Tuesday, February 21, 2012

The boundries of personhood

A group of academics (psychologists, ethicist, biologists etc.) have recently endorsed a statement arguing that dolphins and whales do deserve the rights of humans, based on their intelligence, self-awareness, individuality, sociality and so forth.

 A curmudgeonly old man, who was an environmentalist but hated that he was because he didn't like to be associated with hippies, once opined to me as follows on this topic, only in much more colorful language: We can't start treating whales as though they have the same rights as humans, because if we give those rights to whales, we have to give them to apes too, and if we give them to apes pretty soon we'll be extending them to monkeys, and pretty soon antibiotics will be outlawed because they violate the inalienable rights of infectious bacteria.

I have mixed feelings about slippery slope arguments generally. Letting even minor instances of objectionable predilections (sexism, racism, etc.) slide really does seem to be a problem, on the principle that once people are used to these sentiments going unchallenged, they will feel freer to get more egregious. But we can and frequently do make different rules about the treatment of different categories of animals, and there is little likelihood of the rules that now apply to the study of chimpanzees being extended to include studies of bacteria, let alone infections. My research with live animals legally requires no review by any ethics board because I am working with invertebrates. Back when I studied birds, I needed committee approval just to go out in the woods and watch birds for scientific purposes, and my friends who study humans have sometimes had to get such approval just to reuse preexisting published and publicly available data on long-dead populations.

The fact of the matter is that we can and do make arbitrary decisions, often influenced by scientific knowledge but also influenced by emotional predilections, about who and what deserve what rights and protections. Before the US Civil War, southerners quibbled with the evidence that slaves were fully human, but more fundamentally they didn't admit that this implied that they deserved the same rights as other people. These days, American conservatives tend to want to extend the full rights of personhood to fetuses, embryos and potentially fertilized eggs. American liberals often want to extend these same rights to smart charismatic non-humans. Each side sees the other as both ridiculous and morally bankrupt. The difference underlying these wants are philosophical, moral, ethical and political, sometimes economic, but not generally founded in disagreements on scientific fact. Those factual disagreements usually follow, as each side looks for ways to justify its conclusions. I don't expect cetaceans will ever be granted the same rights as humans, but as we learn more about their mental and emotional lives, I do think it will become harder to treat them little different from large endangered fish. In other words, I think we will go part way down the slope.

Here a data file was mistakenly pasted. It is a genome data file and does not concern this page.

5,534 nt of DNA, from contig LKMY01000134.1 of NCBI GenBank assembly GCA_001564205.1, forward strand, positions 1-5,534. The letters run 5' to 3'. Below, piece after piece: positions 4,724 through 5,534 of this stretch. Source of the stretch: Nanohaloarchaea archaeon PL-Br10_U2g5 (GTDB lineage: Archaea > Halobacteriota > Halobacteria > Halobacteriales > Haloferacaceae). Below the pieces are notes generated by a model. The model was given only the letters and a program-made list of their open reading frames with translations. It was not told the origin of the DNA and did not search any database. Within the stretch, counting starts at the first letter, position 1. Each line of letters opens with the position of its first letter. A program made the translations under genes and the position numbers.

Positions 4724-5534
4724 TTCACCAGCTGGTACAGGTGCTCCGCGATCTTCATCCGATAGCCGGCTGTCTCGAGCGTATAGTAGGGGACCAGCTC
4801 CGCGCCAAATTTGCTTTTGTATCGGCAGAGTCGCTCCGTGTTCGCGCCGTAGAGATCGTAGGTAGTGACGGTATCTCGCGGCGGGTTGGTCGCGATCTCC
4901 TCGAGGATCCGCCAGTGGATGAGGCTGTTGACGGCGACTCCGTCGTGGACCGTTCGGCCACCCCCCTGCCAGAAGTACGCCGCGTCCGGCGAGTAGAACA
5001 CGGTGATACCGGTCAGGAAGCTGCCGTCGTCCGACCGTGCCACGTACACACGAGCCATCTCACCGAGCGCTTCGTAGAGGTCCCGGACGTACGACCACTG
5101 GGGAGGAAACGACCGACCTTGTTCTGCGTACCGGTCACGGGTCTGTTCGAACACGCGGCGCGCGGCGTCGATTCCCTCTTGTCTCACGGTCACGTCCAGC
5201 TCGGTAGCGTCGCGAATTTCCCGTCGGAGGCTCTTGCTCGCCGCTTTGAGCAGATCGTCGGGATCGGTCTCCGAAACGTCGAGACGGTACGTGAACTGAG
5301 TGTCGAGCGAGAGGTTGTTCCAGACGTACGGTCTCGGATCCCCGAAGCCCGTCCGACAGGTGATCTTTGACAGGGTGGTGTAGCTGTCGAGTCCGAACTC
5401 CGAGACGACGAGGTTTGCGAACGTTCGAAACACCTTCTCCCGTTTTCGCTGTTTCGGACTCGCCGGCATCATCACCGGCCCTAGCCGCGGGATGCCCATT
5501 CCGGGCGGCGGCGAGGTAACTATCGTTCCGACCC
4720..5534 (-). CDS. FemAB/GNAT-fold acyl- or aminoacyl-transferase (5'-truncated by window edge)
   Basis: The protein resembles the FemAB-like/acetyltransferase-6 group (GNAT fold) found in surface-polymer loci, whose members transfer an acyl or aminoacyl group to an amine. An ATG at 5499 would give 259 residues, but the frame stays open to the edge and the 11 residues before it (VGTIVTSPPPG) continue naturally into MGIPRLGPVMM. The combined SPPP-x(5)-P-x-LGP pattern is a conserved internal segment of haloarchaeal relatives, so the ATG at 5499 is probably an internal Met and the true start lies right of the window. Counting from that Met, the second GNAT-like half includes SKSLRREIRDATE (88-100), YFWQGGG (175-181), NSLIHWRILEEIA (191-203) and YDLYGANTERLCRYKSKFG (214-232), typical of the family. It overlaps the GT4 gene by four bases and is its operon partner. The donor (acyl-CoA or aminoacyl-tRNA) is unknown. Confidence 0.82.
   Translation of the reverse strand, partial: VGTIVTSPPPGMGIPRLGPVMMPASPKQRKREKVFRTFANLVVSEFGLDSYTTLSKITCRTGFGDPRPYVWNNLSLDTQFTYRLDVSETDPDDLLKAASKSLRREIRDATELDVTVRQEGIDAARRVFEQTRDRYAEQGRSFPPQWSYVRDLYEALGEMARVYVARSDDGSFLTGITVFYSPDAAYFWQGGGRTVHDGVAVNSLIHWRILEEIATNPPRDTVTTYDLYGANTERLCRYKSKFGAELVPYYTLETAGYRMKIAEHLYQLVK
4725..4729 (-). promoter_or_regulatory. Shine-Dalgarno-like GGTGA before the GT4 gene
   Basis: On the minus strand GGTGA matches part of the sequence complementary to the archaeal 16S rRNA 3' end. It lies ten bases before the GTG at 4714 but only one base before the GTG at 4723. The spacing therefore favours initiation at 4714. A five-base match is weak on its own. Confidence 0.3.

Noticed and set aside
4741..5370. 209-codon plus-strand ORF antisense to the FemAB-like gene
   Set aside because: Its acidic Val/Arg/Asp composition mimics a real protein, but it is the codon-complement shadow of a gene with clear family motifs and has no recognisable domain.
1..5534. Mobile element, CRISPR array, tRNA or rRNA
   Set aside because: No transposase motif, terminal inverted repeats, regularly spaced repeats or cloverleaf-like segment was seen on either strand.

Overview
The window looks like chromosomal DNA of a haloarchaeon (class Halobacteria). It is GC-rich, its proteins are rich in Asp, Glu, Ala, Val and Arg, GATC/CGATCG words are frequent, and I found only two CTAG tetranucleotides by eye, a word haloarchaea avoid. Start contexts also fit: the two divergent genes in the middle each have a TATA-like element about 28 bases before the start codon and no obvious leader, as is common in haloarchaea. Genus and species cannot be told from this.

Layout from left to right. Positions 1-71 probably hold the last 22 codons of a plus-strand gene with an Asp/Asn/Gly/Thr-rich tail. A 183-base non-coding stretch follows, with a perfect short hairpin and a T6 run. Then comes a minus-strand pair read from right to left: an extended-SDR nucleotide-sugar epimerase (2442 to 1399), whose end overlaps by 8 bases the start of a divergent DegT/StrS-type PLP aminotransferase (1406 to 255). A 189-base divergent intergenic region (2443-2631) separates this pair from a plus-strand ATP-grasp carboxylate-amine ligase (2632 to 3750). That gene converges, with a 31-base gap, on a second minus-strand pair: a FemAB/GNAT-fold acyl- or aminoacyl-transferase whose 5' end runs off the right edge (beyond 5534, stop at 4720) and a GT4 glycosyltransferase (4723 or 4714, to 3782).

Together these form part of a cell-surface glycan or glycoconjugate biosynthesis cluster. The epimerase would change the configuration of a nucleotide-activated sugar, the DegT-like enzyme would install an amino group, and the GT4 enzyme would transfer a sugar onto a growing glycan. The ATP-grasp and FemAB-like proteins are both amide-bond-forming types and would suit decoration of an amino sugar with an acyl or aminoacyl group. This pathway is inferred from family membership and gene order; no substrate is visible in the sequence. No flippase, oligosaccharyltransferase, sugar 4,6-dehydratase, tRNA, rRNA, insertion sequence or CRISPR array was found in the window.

1 comment:

jte said...

Sensibly said. Subjectivity is an objective fact of reality, and we don't do ourselves any favors by pretending otherwise. You might enjoy Jonathan Marks' commentary on this subject (specifically re: "human" rights for apes) in his oft-wonderful and fascinating book "What It Means to Be 98% Chimpanzee." (My favorite factoid from the book: while most of know that humans are roughly 98% identical to chimpanzees in terms of genetic code, few are aware that we also happen to be about 40% genetically identical to bananas--which, as Marks notes, kind of takes some of the oomph out of the impressiveness of that 98% measure.)